Doctor Freed was a specialist in the field of abstruse diseases and naturally fascinated by Todd’s unique condition—the doctor thought it was not unlike an acute coronary syndrome known as “stunned heart,” in which cardiac muscles believed to have died will, days or even months later, resume their normal function, having been merely resting very deeply, as it were. Because there had been zero reported cases of Todd Martin’s particular ailment, Dr. Freed had the privilege and prerogative to name it, and he named it thanatolepsy—from the Greek for death plus a suffix meaning “to take hold of”— thanatolepsy being a panalogical conundrum characterized by periodic overwhelming excessive (temporary) lifetime mortality.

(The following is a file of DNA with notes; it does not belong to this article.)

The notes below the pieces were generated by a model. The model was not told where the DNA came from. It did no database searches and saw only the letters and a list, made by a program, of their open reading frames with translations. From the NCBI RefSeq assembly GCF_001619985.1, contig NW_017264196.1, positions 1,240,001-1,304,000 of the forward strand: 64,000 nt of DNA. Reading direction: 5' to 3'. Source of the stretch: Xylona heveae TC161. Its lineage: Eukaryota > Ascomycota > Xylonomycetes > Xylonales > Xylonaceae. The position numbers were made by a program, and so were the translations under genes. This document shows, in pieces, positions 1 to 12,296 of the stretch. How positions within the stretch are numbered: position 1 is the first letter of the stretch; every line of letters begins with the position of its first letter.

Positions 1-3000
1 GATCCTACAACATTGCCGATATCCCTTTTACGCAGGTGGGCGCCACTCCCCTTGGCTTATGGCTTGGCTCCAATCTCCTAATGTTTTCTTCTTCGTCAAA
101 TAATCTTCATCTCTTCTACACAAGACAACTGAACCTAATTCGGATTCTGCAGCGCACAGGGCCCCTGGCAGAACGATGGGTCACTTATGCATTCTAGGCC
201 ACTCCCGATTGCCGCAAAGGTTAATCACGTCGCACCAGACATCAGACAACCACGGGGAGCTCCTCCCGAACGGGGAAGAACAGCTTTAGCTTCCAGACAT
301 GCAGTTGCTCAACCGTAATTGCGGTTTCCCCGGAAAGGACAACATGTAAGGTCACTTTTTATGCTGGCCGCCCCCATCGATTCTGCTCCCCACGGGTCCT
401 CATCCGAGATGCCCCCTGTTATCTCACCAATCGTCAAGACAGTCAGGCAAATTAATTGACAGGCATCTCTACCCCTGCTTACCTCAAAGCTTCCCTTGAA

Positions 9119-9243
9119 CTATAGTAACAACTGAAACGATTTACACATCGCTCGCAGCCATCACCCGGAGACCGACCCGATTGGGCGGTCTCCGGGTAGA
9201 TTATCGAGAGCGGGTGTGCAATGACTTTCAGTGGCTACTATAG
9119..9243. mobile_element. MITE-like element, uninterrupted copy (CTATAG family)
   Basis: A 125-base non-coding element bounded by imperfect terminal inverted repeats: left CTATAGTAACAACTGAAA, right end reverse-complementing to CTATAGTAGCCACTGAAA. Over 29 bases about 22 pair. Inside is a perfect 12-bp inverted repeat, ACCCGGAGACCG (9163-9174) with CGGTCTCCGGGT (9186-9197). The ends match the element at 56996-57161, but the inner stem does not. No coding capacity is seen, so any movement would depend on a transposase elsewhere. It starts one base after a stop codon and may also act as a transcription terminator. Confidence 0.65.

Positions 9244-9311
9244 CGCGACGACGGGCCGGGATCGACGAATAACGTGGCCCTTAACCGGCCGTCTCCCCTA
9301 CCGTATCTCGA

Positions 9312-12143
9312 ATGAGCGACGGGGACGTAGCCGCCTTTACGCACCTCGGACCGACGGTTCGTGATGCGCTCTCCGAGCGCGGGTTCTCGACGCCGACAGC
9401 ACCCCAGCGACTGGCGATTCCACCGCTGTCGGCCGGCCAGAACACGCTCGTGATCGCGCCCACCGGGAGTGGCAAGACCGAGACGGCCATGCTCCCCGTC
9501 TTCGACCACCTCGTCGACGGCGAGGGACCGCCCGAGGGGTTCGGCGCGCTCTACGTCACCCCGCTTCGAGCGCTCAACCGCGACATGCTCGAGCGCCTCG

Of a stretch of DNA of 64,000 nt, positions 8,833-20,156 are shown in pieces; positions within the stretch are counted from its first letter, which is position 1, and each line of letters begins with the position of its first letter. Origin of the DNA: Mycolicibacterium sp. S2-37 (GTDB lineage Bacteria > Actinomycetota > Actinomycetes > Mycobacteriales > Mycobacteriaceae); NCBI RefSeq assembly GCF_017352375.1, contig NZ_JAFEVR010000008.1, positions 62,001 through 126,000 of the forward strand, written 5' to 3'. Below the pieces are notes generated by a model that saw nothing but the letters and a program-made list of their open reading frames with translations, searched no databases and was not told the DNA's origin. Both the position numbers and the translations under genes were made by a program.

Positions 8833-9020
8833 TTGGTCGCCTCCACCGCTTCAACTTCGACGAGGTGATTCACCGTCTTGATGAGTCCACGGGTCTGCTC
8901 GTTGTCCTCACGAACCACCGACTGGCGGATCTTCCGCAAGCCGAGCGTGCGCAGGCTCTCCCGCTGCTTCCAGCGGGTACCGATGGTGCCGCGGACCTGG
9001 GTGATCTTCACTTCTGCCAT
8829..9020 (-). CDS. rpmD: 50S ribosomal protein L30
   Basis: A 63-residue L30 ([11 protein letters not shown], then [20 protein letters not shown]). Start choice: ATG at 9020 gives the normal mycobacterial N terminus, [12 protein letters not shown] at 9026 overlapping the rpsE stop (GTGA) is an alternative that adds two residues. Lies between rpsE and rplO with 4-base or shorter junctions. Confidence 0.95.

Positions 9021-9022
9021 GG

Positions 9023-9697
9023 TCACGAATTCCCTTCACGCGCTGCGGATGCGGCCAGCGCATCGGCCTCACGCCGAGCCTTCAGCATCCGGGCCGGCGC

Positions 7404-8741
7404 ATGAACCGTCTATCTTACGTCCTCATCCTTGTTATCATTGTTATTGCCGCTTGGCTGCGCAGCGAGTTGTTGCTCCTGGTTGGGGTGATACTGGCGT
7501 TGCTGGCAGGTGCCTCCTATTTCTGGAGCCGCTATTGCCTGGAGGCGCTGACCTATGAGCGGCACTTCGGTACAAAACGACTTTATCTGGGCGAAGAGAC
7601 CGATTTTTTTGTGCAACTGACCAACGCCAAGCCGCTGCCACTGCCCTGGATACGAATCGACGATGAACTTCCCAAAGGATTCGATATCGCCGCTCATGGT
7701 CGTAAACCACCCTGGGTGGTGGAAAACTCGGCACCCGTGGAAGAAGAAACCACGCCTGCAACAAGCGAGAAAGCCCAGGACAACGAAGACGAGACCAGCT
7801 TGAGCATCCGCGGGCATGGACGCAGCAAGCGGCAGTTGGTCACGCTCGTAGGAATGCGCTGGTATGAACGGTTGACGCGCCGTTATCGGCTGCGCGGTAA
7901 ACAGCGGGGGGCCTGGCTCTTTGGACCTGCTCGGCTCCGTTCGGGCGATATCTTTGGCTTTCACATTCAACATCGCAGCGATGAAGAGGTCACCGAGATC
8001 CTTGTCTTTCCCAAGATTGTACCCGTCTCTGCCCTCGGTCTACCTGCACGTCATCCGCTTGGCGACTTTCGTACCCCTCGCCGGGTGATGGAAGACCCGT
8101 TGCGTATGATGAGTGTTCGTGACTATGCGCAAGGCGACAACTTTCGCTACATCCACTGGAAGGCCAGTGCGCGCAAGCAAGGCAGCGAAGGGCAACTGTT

It was a week after he’d been admitted—in which time he hadn’t died again—while waiting outside Dr. Freed’s office in the hospital that he met a woman about his age, also waiting for Dr. Freed. But while Todd sat on a couch in the waiting area, the woman sat in a wheelchair, wrapped in a blanket. Todd thought she was pretty nonetheless, and he stared at her.

“What is your problem?” she asked. She had an accent Todd couldn’t place but found charming all the same.

“I die a lot,” Todd said.

“You diet a lot?”

“No: I die a lot. They tell me I have super-oxygenated cells. So when I’m dead my body suffers no damage. It’s very rare. I’m the only one, actually. What about you?”

“I am a vegetable,” she stated, rising from her wheelchair to adjust a nearby floor lamp so that it shone on her more directly, then sitting down again. Todd gaped.

“You— you’re— not a vegetable,” he said, finally.